And the fuss Hopko would make of her. Hopko would take her for a nice dinner, and give her presents from London, the shortbread from Fortnum’s for which Eileen had such a weakness. It would be just the two of them, nobody else. Because this operation—she didn’t even have a codename for it—was theirs alone. Just Eileen Poon and Valentina Hopko. Twice she had been into Beijing in the last eight months at Hopko’s order, dry as a bone each time. Twice she had cleared an old-fashioned dead drop loaded by an agent she never saw. Did Hopko even know who he was? This one is special, Eileen, Hopko had said. This one has the scent of greatness on him. And he’s just for us, Eileen. Not even for your boys.

Restless, she puffed her pillows, smoothed her nightgown, sipped water to ease the dryness in her mouth, listened to the hiss of the air conditioning.

She had known other long nights. Nights when she feared State Security was at the corner, on the street, at the door. Nights with her nerves writhing and sleep a distant, treacherous shore. Nights when nothing had happened, and when everything had happened. Nights long ago when numbers crackling across the shortwave frequencies told her ABORT ABORT, and she’d burned her passport and run through the backstreets of Chengdu or Semarang or Hanoi. Why such unease tonight?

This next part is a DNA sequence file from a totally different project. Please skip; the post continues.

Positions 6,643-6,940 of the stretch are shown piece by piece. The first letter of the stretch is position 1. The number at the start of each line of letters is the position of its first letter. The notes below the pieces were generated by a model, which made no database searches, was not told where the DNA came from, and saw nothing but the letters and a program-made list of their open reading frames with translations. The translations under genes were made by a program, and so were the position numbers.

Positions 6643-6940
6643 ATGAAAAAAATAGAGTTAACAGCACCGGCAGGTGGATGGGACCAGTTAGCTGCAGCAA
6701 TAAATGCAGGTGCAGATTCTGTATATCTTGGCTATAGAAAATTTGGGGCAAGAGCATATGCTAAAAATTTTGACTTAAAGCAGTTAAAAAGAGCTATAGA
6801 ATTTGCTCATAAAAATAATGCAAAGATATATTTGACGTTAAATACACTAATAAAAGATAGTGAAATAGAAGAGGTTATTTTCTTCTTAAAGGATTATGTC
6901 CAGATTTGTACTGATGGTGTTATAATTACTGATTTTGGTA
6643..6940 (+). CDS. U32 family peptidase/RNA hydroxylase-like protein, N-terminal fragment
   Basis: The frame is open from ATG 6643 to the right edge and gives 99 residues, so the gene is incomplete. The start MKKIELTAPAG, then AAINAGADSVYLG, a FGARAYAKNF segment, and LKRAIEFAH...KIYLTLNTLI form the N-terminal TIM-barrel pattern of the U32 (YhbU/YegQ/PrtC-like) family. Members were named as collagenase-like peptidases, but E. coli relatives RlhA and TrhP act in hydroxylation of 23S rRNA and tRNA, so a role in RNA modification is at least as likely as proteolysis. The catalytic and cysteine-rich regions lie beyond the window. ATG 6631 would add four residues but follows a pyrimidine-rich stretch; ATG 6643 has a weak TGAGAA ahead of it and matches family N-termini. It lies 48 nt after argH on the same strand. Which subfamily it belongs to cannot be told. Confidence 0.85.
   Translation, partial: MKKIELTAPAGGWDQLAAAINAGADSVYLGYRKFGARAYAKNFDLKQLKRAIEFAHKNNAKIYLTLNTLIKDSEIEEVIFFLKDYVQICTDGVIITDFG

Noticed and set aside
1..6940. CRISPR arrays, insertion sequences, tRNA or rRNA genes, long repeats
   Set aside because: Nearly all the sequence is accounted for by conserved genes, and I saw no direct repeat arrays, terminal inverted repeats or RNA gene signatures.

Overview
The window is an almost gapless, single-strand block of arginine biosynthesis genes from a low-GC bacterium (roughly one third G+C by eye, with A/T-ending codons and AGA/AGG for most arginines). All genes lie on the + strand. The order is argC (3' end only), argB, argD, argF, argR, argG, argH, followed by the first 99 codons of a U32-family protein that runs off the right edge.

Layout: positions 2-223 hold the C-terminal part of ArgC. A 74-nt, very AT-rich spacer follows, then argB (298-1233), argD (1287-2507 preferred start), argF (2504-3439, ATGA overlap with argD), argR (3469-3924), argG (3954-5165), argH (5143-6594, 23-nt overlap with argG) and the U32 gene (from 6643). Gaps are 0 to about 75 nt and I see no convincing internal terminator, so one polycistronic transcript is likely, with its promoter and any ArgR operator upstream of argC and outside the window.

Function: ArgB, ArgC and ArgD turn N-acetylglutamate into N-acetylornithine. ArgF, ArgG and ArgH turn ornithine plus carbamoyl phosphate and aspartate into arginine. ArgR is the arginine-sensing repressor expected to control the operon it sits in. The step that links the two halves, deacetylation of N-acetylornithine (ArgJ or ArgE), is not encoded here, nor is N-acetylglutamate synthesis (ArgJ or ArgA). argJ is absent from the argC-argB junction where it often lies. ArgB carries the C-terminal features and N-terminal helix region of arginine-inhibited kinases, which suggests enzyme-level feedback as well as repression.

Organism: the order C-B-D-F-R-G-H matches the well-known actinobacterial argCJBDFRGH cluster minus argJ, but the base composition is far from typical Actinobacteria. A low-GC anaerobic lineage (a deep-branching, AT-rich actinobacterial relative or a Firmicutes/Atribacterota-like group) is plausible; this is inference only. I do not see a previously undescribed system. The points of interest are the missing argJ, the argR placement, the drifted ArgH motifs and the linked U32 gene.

Perhaps three times was enough. Perhaps it was time.

At four or so, she dozed, and at five she watched the grey light filter in from a crack in the curtains.

If they come, she thought, it will be now.

She got up and put on a pink shirt and tan hiking pants that reached halfway down her blue-veined calves, and a pair of sneakers. She stretched, pushed away the wheeze and shuffle of yesterday, and readied herself to move fast.

She thought of Fastidious Man, his smooth cheeks, his little hands. She wondered what it might be like to be touched by those hands. What they would feel like on her cheek, her waist, her breast. She wondered if, in a way, he was touching her now.

She knelt, extracted the capsule in its polythene bag from the hem of the curtain and returned it to the packet of candy, before packing it in her carry-on.

She stopped at the door to her room, listened, calmed herself.

An operation is a whisper, Hopko had once said to her. Don’t make it an argument.


Sorong, West Papua, Indonesia

Mangan entered the shop through a ragged plastic shower curtain. The interior was all clutter. Half-refurbished laptops were strewn about, piles of boxes, cell phones, tablets. From behind the counter, the Javanese woman—toothy, powdered, hair in a bun—eyed him. Mangan was conscious of his own dishevelment: he was unshaven, his T-shirt hanging limply from his awkward, lanky frame, his jeans had gone baggy at the knees, and on his feet were flip-flops, on his back the scraggy backpack. The shop smelled of clove cigarettes and damp.

“You back again,” said the woman.

“Yup,” said Mangan.

“What you want this time?”

“Same as before,” said Mangan.

She frowned.